Jonathan Butcher

Arizona Charter Schools: A Vision for the Next 20 Years

Posted on May 22, 2013 | Type: Policy Report | Author: Jonathan Butcher
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Over the past 20 years, Arizona teachers, parents, and community leaders have created more than 500 charter schools—independent, tuition-free public schools that operate with fewer regulations in exchange for higher levels of transparency. Some of these schools are among the highest-achieving schools in the nation, with their students routinely topping nationwide comparisons.  

With so many charter schools in operation, however, performance can vary from school to school. The variation has led researchers from Stanford and WestEd, along with the New York Times, to criticize Arizona charter schools.

But reports of a decline in Arizona charter school quality have been exaggerated. Key indicators suggest that charter schools remain a powerful tool for improving student achievement:

Both low-income Arizona charter school students and average charter school students outperform their traditional public school peers on a national assessment.

A higher percentage of charter schools earned A’s on their school report cards than did traditional schools in 2011 and 2012, the first two years of Arizona’s school report card system.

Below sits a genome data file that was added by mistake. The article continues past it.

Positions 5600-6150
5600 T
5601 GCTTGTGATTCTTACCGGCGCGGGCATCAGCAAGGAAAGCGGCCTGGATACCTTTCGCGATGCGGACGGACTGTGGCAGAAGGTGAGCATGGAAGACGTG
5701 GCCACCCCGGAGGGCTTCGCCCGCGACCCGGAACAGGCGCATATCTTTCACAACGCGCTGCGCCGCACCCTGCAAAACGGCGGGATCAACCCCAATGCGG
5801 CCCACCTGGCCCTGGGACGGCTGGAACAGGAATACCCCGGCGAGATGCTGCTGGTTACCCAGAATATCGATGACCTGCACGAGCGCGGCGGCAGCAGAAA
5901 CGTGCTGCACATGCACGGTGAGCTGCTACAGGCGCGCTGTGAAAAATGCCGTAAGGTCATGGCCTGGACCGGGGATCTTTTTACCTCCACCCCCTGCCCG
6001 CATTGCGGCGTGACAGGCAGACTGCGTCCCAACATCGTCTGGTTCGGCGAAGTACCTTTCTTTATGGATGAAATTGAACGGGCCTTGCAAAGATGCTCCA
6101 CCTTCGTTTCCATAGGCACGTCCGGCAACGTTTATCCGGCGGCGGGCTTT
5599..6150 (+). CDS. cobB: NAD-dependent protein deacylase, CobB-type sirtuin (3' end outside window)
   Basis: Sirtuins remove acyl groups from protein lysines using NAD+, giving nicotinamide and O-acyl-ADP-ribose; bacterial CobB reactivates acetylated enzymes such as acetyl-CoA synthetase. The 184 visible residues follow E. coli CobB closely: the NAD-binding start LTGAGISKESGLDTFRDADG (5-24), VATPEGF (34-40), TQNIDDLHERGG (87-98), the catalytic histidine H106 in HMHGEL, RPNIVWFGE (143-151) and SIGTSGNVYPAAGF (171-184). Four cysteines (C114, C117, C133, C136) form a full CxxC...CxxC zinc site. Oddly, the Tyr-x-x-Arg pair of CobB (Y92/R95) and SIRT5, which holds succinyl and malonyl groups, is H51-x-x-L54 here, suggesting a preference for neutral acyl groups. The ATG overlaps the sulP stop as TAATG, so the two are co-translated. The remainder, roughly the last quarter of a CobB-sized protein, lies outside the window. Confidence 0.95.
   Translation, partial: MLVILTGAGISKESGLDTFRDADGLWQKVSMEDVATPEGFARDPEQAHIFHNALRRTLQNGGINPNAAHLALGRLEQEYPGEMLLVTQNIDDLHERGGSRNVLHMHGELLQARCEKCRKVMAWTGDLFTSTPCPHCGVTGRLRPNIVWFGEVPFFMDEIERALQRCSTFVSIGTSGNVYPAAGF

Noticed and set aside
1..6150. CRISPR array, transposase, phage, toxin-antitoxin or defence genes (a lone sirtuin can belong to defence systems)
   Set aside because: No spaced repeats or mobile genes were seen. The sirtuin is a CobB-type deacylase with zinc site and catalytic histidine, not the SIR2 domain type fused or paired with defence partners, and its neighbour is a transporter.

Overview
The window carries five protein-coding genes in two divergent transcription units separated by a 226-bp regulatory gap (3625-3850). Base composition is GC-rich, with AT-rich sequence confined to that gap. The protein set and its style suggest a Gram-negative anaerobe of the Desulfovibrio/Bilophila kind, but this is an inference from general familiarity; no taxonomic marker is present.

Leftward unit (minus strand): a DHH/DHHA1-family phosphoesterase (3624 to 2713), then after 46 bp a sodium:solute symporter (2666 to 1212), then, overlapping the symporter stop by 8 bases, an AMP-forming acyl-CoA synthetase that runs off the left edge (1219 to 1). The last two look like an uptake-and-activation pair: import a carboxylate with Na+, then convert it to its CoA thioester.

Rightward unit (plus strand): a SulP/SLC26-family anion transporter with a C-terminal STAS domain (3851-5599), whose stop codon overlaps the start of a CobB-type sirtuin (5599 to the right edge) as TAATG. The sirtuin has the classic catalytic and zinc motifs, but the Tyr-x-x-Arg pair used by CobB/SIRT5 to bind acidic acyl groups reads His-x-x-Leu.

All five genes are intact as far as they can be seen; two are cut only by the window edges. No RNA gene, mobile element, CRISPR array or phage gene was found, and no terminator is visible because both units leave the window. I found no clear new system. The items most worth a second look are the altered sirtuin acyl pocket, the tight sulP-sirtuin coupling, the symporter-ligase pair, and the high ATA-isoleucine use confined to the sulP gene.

Charters represent a disproportionate number of the highest-performing public schools in Arizona.

Results such as these should encourage lawmakers to remove roadblocks that prevent charter schools from serving more students. For example, some districts have vacant or underused facilities that they refuse to make available to charter schools. Arizona School Facilities Board data show that in more than half of the traditional schools (54 percent) in the 10 largest Arizona school districts, at least 1 out of every 4 available seats is empty. Lawmakers should make sure vacant public school buildings are sold or leased to the highest bidder, charter school or otherwise.

Further, to prevent widespread stagnation among charter schools, lawmakers must be careful not to impose the same regulations on charters that they impose on traditional schools. These requirements create fewer choices for parents because charters will not be free to use innovative approaches to teaching and learning that are serving students so well today.

Arizona must hold charter schools accountable for student achievement and financial integrity. Charters that are consistently low performing or fail to meet certain achievement levels or manage finances properly can be closed. And with every charter school that is closed for academic reasons, the quality gap between charter schools and traditional schools will grow. Remaining charter schools will be more likely to perform at a higher level than similar traditional schools. Encouraging charters to innovate and serve students while holding them accountable for results will create an education environment that prepares students for success.

Read: "Arizona Charter Schools: A Vision for the Next 20 Years"

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